Culture and religion are an accident of geography, we are just people at the end of the day. I have had countless encounters with this, and it always fascinates me. Sayeda was one of such encounters that changed my normal day, made me pause and reflect a bit longer.
I realised I will not be staying in that house the minute I stepped in. Although it was big, spotlessly clean and had an Asian vibe to it. But my prejudices had kicked in, making a mental note of the fact that ‘Chaudhary’ could also be a Bengali surname from across the border.
I remembered a book I had read a few years ago titled ‘Borderland’, where the author travels many of the border cities/towns of India. In the synopses, we come across a conversation between the author and a fisherman. When asked by the author if the fisherman considers himself as Indian or Bangladeshi, ‘Ami Bangali’ was his simple reply!
My Encounter with Sayeda
I was in south London on my house hunt. It was 27th February 2019, and the chilling weather was unhelpful, to say the least. My landlady had given me a month’s notice to evacuate my current accommodation. It had been a long day, and this was my last viewing. The lady who opened the door welcomed me in and asked if I wanted tea or coffee.
‘Just water’ I said returning her courtesy.
She showed me the kitchen with all its amenities- fridge, dishwasher, and even the washing machine, all the while speaking in her Bollywood inspired Hindi, with a thick Bengali accent. She asked me where in India I was from. My reply, ‘Mumbai’ lit up her eyes.
She was a middle-aged woman, a housewife with a genuine smile. She told me about the girl who previously stayed at their home and that she is still in touch with her. We went upstairs and she showed me the room.
‘If you want another cupboard we can provide’ I heard her say.
The room was well kept with a bed and a wardrobe. The curtains were a combination of green with white flowers and had a perfect bedside lamp. I did like it.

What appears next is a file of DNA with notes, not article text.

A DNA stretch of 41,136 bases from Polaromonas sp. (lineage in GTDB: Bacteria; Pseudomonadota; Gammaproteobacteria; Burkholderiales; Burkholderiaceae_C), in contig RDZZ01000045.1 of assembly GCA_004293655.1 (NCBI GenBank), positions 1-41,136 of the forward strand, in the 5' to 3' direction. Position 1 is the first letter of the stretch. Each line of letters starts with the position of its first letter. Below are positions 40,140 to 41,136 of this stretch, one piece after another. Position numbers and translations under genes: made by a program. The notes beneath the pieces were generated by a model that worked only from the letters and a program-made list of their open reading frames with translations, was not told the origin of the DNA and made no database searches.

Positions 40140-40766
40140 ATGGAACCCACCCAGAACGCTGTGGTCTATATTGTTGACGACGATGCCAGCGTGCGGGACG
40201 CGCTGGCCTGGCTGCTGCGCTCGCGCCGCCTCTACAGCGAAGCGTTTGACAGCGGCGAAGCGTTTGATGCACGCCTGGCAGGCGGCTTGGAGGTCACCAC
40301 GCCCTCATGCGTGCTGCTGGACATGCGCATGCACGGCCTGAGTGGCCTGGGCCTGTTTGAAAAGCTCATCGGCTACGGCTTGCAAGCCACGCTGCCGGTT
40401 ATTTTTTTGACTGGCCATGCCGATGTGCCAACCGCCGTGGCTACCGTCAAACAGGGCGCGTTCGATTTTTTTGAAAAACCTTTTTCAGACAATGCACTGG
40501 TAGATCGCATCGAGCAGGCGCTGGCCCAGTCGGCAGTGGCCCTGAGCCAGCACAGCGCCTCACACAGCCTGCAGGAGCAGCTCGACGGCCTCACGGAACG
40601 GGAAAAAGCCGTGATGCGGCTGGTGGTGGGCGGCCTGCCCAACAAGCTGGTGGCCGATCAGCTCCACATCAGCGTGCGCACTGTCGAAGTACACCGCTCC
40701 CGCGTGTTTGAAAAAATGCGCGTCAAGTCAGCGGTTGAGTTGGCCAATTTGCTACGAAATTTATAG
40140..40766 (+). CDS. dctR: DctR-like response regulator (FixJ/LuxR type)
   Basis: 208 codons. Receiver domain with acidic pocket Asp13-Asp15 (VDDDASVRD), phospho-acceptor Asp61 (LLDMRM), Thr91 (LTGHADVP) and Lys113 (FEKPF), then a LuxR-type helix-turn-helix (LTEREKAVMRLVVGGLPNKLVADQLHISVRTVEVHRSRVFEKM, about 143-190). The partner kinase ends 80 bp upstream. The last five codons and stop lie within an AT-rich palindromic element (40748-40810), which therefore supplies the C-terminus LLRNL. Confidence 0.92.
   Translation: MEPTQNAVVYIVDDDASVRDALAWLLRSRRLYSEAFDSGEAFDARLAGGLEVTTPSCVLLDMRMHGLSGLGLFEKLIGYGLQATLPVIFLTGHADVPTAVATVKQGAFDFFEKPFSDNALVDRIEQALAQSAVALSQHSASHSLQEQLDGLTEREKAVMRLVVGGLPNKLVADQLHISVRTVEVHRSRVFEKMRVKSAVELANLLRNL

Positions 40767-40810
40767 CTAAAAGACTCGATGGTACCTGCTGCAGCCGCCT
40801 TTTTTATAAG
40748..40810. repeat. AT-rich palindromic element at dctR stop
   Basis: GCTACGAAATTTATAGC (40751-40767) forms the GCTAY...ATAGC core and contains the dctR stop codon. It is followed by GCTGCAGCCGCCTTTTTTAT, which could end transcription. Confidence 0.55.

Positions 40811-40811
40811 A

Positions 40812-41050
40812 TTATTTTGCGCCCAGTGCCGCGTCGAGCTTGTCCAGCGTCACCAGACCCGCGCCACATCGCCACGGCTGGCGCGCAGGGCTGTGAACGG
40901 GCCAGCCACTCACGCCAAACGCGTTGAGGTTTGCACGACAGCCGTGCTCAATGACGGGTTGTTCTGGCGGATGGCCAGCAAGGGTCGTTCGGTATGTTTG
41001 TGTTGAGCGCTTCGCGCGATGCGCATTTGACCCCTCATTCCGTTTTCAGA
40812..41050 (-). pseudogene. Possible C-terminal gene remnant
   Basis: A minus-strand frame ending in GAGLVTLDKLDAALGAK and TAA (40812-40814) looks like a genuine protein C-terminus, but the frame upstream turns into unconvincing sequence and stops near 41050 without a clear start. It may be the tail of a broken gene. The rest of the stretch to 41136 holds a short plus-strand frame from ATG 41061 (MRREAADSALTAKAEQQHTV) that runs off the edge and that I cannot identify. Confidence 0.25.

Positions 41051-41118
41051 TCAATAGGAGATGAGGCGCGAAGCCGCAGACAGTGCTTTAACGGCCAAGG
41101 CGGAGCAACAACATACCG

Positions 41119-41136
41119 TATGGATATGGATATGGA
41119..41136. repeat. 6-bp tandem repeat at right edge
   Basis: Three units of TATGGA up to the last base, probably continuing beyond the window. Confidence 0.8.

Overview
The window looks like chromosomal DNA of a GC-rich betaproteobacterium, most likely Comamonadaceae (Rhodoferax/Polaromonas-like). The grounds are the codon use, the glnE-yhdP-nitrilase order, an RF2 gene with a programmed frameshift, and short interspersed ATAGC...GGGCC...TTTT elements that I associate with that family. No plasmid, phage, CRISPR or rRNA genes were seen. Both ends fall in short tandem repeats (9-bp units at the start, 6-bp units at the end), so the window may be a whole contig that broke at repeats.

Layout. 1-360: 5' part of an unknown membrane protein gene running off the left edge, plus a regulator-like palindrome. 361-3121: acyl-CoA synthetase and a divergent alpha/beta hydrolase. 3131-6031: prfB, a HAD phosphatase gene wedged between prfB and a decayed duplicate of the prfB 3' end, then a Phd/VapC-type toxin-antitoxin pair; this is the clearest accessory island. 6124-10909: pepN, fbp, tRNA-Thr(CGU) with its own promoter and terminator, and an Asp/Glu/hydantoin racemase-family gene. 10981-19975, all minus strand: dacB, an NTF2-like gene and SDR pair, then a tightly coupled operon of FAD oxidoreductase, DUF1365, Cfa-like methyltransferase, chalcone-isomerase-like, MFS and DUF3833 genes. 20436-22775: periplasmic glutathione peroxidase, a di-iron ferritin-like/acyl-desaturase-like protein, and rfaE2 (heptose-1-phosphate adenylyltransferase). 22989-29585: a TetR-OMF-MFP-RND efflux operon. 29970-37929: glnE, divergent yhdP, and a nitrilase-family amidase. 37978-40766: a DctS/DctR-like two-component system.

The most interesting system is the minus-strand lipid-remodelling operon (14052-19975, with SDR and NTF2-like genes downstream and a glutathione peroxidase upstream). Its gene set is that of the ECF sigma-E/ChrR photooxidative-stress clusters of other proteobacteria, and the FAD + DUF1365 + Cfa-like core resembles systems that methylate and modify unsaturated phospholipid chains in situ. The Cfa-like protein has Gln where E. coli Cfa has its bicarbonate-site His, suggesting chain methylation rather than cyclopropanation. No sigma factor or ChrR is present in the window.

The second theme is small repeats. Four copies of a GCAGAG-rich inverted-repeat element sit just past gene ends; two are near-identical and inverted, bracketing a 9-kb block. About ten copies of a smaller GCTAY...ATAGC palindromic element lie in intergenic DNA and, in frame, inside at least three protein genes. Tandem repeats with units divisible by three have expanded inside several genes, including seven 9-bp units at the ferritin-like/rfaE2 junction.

Sayeda and her Family
‘This is my daughter’s room’, she said opening the adjacent door. ‘It feels empty now without her’.
She had lived in London for the past 27 years, yet as she spoke, I sensed a rhythm that Asians or any other second language English speakers have. Even I do. I am sure she did not ‘think’ in English.
‘We can negotiate the rent if you are not okay’ she said cutting my chain of thoughts.
‘Oh no no’ I heard myself say. We made our way back into the living room, where she insisted on me having a cup of tea.
‘You have come from the cold, you need it, she said, gesturing me to sit down.
I sat there wondering it would be nice to stay with them, but my brain interrupted with the subconscious details.
‘I don’t like the English tea’ she said adding a spoon full of sugar to the boiling milk.
‘Neither do I’ I concurred.
Her young son sat by the dining table studying. He showed me his sister’s photograph with her husband on their wedding day.
‘My daughter, she is a pharmacist and that’s her husband’ she said with a spark in her eyes. The little boy came and sat next to me.
‘What’s your name?’ I began with the simplest question.
‘Aman as in A-M-A-N?’ I asked, surprised.
‘Yes, A-M-A-N’ he said with a smile.
‘That’s my friend’s name’, I heard myself say, conveniently deleting the rest of the details, including his last name, Bhatia.